Discharge Readiness and Flow- Matching Family and Clincial Expectations

2.50
Hdl Handle:
http://hdl.handle.net/10755/308221
Category:
Abstract
Type:
Presentation
Title:
Discharge Readiness and Flow- Matching Family and Clincial Expectations
Author(s):
Herzog, Diane E.; Hausfeld, Julie; White, Denise; White, Christine; Elkeeb, Dena; Statile, Angela; Warrick, Denise; Tucker, Karen
Lead Author STTI Affiliation:
Omicron Omicron
Author Details:
Diane E. Herzog, MSN, MBA, RN, diane.herzog@cchmc.org; Julie Hausfeld, RN, BSN, CPN; Denise White, PhD; Christine White, MD, MAT; Dena Elkeeb, MD; Angela Statile, MD; Denise Warrick, MD; Karen Tucker, RN, MSN
Abstract:

Poster presented on: Tuesday, November 19, 2013, Monday, November 18, 2013

Background

Patient flow, bed turnover and patient placement remains a challenge for inpatient nursing units as the complexity and volume continues to increase. Strategies focused on clinically appropriate placement and increased physical capacity are often mired by challenges associated with discharging patients in a timely and efficient manner.

Aim

A physician and nurse led team including bedside nurses, nursing managers, physicians, quality improvement specialists and a data analyst was formed to identify and address the opportunities for relieving pressure on the system through increased efficiency in discharging patients. The goal for the team was to increase the percentage of Hospital Medicine patients who have met physiologically ready criteria who will be discharged within two hours of reaching that goal on three inpatient medical units.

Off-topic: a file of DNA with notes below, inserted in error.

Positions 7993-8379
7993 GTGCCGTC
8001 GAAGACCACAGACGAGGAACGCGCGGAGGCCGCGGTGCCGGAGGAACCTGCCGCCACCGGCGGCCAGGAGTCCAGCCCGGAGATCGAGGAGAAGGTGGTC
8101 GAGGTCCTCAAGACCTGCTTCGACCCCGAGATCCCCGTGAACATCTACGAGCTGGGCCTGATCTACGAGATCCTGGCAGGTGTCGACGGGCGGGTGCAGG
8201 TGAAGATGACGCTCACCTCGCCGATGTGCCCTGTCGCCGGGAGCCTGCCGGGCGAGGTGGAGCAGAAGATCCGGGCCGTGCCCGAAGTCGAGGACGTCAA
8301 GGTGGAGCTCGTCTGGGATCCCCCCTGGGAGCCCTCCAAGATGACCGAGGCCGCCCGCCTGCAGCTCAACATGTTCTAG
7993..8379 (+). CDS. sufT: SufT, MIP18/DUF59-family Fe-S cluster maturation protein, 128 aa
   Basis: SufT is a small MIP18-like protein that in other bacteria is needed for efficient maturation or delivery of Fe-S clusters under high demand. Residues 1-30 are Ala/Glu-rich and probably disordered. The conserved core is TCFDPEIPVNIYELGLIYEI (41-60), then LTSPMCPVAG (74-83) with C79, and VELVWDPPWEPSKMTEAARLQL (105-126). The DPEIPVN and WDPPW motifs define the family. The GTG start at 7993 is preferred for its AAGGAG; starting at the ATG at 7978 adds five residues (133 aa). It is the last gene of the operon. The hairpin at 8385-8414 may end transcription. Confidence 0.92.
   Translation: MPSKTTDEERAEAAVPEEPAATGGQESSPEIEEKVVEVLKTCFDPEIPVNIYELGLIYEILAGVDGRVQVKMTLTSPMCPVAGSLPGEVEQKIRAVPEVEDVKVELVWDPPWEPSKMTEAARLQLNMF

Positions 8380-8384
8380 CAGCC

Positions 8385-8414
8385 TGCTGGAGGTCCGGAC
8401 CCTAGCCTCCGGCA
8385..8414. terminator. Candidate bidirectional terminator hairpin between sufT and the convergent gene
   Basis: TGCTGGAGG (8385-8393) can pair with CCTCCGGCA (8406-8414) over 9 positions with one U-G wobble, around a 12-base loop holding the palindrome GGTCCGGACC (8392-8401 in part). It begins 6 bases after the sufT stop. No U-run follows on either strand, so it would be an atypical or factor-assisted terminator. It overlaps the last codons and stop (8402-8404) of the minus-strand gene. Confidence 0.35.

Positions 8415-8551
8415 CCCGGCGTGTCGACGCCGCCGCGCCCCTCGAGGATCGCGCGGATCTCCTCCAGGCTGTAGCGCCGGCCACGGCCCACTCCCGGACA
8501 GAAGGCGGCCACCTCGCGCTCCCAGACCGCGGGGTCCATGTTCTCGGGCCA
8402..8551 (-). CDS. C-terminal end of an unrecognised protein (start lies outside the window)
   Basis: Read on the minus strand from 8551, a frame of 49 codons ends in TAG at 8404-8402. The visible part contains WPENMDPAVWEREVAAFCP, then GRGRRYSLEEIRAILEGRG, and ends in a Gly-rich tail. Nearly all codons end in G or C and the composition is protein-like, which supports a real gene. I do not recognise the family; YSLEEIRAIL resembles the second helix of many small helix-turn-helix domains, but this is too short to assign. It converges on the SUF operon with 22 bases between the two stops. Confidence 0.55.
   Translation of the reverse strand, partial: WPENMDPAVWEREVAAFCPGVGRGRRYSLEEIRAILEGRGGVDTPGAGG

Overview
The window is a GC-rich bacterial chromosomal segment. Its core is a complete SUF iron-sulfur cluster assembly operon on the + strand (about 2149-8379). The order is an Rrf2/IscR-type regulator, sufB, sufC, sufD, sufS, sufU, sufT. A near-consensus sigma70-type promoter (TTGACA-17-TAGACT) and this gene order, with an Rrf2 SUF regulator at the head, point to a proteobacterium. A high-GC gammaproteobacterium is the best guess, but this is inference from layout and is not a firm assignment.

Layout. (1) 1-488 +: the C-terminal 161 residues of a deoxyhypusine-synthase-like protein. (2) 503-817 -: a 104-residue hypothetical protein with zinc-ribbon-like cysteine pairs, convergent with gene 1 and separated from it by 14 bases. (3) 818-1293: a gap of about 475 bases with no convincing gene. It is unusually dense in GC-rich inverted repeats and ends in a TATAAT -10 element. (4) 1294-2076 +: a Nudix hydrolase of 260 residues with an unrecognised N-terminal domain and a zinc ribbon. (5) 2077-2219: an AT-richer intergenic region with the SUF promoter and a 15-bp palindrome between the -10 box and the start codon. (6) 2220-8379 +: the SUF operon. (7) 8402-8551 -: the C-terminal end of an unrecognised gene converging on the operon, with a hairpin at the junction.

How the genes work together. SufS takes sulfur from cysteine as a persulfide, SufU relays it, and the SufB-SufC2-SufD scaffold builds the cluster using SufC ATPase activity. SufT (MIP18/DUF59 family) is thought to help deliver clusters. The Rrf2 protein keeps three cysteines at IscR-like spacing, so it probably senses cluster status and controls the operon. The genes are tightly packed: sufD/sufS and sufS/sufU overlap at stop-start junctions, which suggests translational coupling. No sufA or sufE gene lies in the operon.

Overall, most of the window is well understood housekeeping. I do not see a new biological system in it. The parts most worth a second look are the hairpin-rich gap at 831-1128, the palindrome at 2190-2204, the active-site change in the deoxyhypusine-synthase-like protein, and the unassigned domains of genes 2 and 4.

Results

Through the use of quality improvement methodology, the team was able to make modifications to the system that resulted in processes affecting patient discharge that relieved the pressure at the time of discharge enabling patients to go home when they are physiologically ready and eliminating waste in the system without compromising care. Collaborative efforts were carried out with multiple services of the organization including information technology, pharmacy, nursing and medical training services.

Conclusion

Through collaborative work, guided by quality improvement methods, the team was able to improve the timeliness of discharges for patients meeting their physiologic discharge criteria without impacting the quality of care delivered as measured by readmission rates. The care delivery teams began to think differently about reducing waste by being more methodical in their planning and decision making. The success of the work has been spread to surgical services for parallel learning with the ultimate goal that every patient and family will be discharged when they are physiologically ready and will not be delayed by care delivery system.

Keywords:
Flow; Physiologic criteria; Discharge
Repository Posting Date:
19-Dec-2013
Date of Publication:
19-Dec-2013
Conference Date:
2013
Conference Name:
42nd Biennial Convention
Conference Host:
Sigma Theta Tau International, the Honor Society of Nursing
Conference Location:
Indianapolis, Indiana, USA
Description:
42nd Biennial Convention 2013 Theme: Give Back to Move Forward. Held at the JW Marriott
Note:
This is an abstract-only submission. If the author has submitted a full-text item based on this abstract, you may find it by browsing the Virginia Henderson Global Nursing e-Repository by author. If author contact information is available in this abstract, please feel free to contact him or her with your queries regarding this submission.

Full metadata record

DC FieldValue Language
dc.language.isoen_USen_GB
dc.type.categoryAbstracten_GB
dc.typePresentationen_GB
dc.titleDischarge Readiness and Flow- Matching Family and Clincial Expectationsen_GB